As a young man, running was right up there with hitch-hiking as one of my favourite things to do. By the time I was in my mid-twenties several of my running partners could no longer run; their knees or feet or back had finally buckled; road-running’s no good on the joints. I knew that my time could be up in a day or a year or in ten years.
One day while visiting my parents in Fairport, NY, I went out for a long run down by the Erie Canal, then along some paths dividing farmers’ fields, then out to my old high school. It was a hot hot HOT; and no wind; it was *lovely*. Heading home on Ayrault Road I was running up a hill and felt the sun just burning the back of my calves; this elated me. I knew how lucky I was to be able to run. I knew that I had enjoyed every step of every run in my life.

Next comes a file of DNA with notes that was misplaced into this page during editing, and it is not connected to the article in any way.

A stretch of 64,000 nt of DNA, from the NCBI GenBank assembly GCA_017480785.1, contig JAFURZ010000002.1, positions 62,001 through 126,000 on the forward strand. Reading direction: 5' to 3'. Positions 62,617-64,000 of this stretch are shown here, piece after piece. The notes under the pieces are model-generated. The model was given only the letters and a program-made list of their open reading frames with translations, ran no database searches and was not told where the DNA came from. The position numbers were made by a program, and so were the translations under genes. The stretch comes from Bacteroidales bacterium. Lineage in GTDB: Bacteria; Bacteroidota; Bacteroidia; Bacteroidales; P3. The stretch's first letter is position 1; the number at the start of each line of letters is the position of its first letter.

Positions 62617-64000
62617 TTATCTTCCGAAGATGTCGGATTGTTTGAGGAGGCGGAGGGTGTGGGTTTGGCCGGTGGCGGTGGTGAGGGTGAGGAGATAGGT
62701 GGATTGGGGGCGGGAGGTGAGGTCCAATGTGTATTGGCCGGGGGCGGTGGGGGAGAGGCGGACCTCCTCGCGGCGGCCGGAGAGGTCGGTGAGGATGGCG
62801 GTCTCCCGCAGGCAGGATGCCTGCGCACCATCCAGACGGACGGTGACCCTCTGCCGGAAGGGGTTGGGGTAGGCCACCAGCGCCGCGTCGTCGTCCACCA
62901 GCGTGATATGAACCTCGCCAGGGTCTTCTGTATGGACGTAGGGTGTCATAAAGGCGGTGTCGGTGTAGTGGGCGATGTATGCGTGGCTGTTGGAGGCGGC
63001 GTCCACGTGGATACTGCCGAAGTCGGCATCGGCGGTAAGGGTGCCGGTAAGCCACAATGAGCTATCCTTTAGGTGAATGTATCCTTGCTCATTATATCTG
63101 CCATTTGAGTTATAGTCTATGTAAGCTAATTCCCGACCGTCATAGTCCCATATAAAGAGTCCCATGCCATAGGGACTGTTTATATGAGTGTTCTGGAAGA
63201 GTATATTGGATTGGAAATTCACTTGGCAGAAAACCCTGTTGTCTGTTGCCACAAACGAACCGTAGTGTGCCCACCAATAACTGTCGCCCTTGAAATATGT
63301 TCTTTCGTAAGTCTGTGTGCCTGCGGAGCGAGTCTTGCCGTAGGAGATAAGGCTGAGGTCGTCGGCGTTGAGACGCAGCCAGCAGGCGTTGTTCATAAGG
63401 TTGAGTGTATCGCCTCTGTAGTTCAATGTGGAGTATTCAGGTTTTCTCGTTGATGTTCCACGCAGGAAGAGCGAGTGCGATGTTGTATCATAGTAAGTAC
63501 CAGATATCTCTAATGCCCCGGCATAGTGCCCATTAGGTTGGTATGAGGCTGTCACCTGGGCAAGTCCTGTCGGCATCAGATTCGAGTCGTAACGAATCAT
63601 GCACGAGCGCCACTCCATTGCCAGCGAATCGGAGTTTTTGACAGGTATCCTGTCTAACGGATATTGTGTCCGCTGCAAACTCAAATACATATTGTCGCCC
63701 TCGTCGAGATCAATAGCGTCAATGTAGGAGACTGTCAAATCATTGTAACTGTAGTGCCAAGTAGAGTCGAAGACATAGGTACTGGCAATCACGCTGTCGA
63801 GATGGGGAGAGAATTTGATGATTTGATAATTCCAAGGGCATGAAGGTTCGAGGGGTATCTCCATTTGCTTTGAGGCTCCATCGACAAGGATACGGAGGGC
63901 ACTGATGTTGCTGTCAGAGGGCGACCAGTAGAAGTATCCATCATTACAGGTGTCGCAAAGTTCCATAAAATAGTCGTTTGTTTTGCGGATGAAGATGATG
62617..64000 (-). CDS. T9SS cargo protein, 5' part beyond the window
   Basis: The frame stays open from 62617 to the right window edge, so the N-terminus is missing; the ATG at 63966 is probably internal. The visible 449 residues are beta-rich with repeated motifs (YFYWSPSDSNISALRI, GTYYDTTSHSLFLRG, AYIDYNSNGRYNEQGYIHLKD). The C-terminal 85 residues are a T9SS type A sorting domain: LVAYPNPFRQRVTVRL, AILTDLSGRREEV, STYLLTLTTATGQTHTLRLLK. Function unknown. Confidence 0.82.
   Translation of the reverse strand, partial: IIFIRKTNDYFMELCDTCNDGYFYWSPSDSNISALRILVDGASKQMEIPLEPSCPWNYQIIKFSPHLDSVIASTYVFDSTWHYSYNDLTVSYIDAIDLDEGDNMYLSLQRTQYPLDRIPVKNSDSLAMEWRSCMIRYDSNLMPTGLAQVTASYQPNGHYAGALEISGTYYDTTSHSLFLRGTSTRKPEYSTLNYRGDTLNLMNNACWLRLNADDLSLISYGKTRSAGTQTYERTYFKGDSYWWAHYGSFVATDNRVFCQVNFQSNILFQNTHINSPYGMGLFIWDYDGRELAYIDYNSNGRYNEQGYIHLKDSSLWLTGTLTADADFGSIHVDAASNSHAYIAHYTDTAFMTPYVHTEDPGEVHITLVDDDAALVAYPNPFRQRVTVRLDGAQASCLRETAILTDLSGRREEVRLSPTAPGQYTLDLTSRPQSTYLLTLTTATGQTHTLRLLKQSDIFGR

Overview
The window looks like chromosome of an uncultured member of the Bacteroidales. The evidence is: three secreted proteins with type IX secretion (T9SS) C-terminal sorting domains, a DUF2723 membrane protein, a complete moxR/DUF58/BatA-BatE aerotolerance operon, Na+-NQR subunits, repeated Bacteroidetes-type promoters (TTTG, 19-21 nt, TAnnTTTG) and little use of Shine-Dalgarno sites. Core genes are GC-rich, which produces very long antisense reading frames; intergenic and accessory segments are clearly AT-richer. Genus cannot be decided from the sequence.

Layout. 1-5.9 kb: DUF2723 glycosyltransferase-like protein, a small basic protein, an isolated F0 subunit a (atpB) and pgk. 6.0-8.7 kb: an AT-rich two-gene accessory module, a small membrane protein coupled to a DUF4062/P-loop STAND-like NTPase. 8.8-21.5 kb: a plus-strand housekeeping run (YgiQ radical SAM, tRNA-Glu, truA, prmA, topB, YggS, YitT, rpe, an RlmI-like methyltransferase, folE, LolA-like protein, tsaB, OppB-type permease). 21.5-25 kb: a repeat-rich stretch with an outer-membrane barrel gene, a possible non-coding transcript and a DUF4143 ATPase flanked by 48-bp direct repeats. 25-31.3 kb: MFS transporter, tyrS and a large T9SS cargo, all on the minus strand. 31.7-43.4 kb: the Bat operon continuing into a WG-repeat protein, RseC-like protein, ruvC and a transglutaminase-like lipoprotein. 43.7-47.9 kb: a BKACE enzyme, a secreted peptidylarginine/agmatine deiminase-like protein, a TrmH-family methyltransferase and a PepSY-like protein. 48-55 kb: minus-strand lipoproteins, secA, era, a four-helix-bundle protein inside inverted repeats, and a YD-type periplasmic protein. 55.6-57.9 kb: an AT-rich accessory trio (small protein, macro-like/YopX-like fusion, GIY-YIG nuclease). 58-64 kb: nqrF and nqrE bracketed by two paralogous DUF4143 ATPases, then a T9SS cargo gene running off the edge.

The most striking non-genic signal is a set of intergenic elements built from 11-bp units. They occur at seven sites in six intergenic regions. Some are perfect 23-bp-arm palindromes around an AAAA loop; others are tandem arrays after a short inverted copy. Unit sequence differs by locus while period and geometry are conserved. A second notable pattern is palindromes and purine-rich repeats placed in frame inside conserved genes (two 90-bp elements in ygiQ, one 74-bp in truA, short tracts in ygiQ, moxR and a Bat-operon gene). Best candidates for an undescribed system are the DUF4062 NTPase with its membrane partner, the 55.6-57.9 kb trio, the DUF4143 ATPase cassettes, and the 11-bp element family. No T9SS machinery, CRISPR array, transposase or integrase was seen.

Then I realized something. I saw into my future, to a time when I would no longer be able to run: I would have no regrets, because I had never taken my gift, such as it was, for granted. I had always thanked my lucky stars.
Sometimes I find myself running in my dreams – and when I do, I *know* that I am dreaming; I am having a lucid dream, and I can run anywhere I want. And *do* – having been given a gift from my younger self and from the magic of life.